I'm almost ashamed to admit that there is one thing I am still unsure about when it comes to file permissions.

Let's say I have a directory with 750 permission (drwxr.x...). Then I create some descendant files inside it with a rather common 644 permission (.rw.r..r..).

Can the files in that directory be read by any other user on the system (outside of their owner or group), and why? On the one hand, those files have a world readable bit, so that should indicate the file is readable by anybody. On the other hand, the ascendant directory is not world executable (nor readable) so as long as this prevents access to the directory's contents, the world readable bit on the files would be irrelevant. Is that definitively true or is there any way around this?

Now, I seem to regularly see instances where someone recommends a chmod -R o-rwx or something. On example is in Debian's Maildir directories created by postfix I believe - all files, not just the directory, have had world/group read removed. Is it really necessary to remove that world read bit from the files inside if the directory has no world access? I ask as I'm trying to plan how to set up /var/www on a server and have it not world-readable ie by other local users.

4 Answers 4


Yes, the files can be read, because they are world readable, but if the directory is not world readable, assuming the user is not in group owning the directory, the user would need another link to the file. e.g.:

cd directory
ln file /tmp

Now the user can access the file, but will have to do so using /tmp/file.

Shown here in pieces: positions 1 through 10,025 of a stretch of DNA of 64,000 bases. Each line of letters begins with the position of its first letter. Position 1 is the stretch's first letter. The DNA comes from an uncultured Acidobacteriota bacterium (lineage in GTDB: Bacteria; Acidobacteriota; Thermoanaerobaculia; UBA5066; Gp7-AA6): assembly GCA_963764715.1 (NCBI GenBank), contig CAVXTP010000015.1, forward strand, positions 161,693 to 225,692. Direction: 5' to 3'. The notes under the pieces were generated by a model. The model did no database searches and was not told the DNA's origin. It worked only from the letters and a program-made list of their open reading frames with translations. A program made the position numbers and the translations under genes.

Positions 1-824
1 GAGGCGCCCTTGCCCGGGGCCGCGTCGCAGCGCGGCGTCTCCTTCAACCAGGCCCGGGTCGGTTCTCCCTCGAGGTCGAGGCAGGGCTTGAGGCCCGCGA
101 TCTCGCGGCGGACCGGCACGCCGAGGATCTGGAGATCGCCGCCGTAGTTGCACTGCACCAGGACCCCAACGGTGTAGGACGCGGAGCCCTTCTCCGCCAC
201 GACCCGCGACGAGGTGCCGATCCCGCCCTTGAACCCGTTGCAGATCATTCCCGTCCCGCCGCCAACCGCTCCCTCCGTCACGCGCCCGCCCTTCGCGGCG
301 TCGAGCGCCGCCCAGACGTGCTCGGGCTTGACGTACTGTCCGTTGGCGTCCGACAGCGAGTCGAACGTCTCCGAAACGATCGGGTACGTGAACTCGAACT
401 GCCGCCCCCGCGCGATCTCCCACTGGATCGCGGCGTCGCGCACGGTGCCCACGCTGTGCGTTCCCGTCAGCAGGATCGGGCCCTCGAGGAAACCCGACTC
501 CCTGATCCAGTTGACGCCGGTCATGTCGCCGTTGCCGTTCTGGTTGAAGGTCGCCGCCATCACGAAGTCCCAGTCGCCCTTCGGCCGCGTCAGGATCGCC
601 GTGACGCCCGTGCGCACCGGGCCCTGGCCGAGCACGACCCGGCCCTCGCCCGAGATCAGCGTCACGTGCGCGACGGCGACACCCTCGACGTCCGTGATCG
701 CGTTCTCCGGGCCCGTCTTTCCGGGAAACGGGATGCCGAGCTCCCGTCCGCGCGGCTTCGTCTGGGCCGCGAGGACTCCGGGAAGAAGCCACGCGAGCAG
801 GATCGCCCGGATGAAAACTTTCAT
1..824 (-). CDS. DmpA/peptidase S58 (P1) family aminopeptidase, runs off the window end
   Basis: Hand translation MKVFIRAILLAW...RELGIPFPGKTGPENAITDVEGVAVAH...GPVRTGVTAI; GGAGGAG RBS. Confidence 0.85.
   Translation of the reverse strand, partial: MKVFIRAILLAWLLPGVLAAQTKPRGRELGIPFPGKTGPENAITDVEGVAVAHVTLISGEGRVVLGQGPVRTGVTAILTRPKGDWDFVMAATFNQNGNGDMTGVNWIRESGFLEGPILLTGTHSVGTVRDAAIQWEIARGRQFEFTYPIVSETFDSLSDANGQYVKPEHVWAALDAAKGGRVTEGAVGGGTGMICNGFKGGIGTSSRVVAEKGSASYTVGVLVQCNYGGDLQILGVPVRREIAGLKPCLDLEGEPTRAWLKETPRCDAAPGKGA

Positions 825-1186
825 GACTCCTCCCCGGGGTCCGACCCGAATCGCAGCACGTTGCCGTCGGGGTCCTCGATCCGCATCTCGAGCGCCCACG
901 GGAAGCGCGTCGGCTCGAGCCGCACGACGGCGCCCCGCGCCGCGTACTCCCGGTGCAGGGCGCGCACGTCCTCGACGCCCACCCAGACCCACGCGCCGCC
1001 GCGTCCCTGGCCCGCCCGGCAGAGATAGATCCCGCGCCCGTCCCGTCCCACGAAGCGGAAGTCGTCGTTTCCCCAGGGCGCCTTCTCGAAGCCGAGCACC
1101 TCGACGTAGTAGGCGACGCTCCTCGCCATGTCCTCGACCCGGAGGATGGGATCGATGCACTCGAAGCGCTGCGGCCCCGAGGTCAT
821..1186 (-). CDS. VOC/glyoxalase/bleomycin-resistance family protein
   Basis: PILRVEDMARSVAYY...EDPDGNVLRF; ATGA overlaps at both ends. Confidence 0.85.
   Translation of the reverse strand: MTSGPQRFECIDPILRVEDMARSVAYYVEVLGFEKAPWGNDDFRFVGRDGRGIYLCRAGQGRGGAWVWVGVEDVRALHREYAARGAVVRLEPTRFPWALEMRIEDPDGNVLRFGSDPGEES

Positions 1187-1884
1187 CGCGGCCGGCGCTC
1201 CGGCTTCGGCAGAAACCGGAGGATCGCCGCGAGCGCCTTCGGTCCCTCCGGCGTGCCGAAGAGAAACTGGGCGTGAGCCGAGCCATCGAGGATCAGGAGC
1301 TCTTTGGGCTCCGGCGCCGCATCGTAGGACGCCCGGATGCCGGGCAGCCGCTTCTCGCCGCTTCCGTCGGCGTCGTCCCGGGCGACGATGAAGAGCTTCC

• This was tested and confirmed in RHEL version 5. All the path trees to the file do not have to be accessible.
    – JeffG
    Mar 23, 2011 at 16:55
  • Thanks JeffG, I understand that with a soft link, they would be, but with a hard link or bind mount, they don't - so hard links and bind mounts can bypass this, but then a regular user wouldn't be able to create a hard link or bind mount into there anyway. Mar 24, 2011 at 4:02
  • @thomasrutter - AFAIK, you is correct. It's a fine point but it must be made, as some admins could make assumptions about file access based off the output of ls -l. The lesson for those admins is that when securing files, also pay attention to the link count in the output of ls. The GNU find utility also is helpful here when used with the -samefile option which helps to ferret out other hardlinks to the same file. I use find . -type f -links +1 -exec ls -l {} \; to find all files with multiple hard links or the -samefile option to find other links to the same file.
    – JeffG
    Mar 24, 2011 at 12:41

What you're asking has more to do with the way the virtual file system performs directory traversals. Due to the fact that everything on a Linux system is a file, this creates a peculiarity when dealing with directories. While they have an execute field, it is fairly meaningless to attempt to execute a directory. Moreover, in the ext2/3/4 file system, the data structure used bears little resemblance to "true" file. Instead, the permissions have slightly different meanings when applied to directories.